-How a trip to Greenland opened up her eyes and heart to the topic of climate change.
-Why she chooses to draw on such a large scale.
-Why she uses her hands instead of tools.
-The difficulty that she sometimes has in choosing which reference to go forward with, knowing how many hours she will be devoting to the piece.
-How she attempts to give the viewer the experience of being where she was, and why a simple photograph isn’t enough of a reference.
-Her attempt to get people to fall in love with the landscapes, because it is that emotional connection that spurs people into action.
-Working with NASA’s Operation IceBridge and the new perspectives she was able to get as a result.
-The fear that often sets in before starting a new large piece.
-Her new body of work and how she is moving in a more abstract direction.
-Her experience of being a part of Banksy’s “Dismaland.”
-Details about her upcoming show.
“I realized that I have to go as big as I possibly can to give viewers that sense of massiveness.”
“I want to be as true to the landscape that existed at that point in time as I can.”
“Things that scare me are usually a good thing. It means I’m going to learn something.”
“It’s always a scary thing to start a piece that’s the biggest I’ve ever made.”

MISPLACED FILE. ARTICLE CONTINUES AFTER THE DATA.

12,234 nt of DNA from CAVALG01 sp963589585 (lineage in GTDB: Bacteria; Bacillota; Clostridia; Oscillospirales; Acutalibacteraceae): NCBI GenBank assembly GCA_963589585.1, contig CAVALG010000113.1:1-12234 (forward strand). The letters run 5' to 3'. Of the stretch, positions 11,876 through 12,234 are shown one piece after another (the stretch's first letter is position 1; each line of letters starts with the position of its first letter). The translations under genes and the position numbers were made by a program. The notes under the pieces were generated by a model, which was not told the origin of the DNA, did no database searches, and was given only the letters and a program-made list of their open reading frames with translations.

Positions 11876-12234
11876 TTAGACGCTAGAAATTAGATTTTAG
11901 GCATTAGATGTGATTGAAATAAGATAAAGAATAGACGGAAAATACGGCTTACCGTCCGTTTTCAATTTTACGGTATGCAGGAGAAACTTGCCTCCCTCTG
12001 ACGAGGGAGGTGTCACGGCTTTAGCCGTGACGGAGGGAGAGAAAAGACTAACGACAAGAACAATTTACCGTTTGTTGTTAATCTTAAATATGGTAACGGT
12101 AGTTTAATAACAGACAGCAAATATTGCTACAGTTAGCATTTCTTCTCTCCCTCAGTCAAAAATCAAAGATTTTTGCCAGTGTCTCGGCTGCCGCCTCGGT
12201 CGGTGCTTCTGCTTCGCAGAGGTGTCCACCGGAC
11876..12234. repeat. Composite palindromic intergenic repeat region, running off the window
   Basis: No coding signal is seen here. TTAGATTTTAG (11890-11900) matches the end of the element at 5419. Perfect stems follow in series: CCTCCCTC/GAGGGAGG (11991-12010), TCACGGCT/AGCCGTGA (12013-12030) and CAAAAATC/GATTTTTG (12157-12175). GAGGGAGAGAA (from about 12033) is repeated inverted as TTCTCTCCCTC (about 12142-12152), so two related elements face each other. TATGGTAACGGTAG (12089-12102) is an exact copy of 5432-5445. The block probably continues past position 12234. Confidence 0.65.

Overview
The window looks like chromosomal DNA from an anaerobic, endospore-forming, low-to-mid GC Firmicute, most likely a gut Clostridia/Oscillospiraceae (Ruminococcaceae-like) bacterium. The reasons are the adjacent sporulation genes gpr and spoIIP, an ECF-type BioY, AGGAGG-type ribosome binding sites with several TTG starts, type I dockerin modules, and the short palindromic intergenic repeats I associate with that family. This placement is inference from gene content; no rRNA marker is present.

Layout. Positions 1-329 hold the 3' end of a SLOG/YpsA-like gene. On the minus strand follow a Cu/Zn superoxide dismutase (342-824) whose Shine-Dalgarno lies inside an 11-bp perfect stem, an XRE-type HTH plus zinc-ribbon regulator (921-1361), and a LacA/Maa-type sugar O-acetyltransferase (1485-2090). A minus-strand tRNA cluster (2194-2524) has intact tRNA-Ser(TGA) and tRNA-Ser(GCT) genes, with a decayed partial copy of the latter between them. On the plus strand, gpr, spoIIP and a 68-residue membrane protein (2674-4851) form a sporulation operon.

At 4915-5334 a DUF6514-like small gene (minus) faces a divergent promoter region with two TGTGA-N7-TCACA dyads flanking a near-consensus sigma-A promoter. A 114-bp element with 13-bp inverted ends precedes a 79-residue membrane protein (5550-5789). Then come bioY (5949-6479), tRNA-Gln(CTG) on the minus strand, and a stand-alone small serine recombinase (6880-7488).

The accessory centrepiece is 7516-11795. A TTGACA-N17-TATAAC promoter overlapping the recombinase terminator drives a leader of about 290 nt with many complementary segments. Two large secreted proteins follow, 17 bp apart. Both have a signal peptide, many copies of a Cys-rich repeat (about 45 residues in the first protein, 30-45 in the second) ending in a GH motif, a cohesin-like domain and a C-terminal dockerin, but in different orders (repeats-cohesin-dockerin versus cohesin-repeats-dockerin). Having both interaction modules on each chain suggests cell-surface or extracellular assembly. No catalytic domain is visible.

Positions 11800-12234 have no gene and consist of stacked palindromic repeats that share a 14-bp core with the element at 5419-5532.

“If I’m drawing what inspires me most and what I feel most excited to make, that excitement is going to translate into the finished product and make it the best that it can be.”
David is a freelance illustrator and street artist from Ann Arbor, Michigan, specializing in small-scale, improvised and (mostly) light-hearted chalk art. Most of these drawings (most notably "Sluggo") have appeared on sidewalks in Ann Arbor and elsewhere in Michigan, but some have surfaced as far away as subway platforms in Manhattan and construction debris in the Sonoran Desert.
Full shownotes: http://yourcreativepush.com/davidzinn
-How he prefers to label himself as a “someone who draws stuff” or a “compulsive doodler.”
-How his drawing stemmed from shyness as a great way to avoid eye contact with other people.
-The way in which his street art stems from his fear of a blank canvas.
-How a blank canvas stops people like him because of the infinite possibilities that it offers, and how he needs to constrain those possibilities in order to get started.
-His disappointment with the way that people assume that being an artist means being something separate that they are not capable of.
-The art brain and the science brain.
-How he has noticed that people are either more frightened by the idea of drawing from life or by the idea of drawing from imagination, and nothing in between.
-How people often think that they are not artists because they are unable to do one particular thing, even though they are very skilled at doing something different.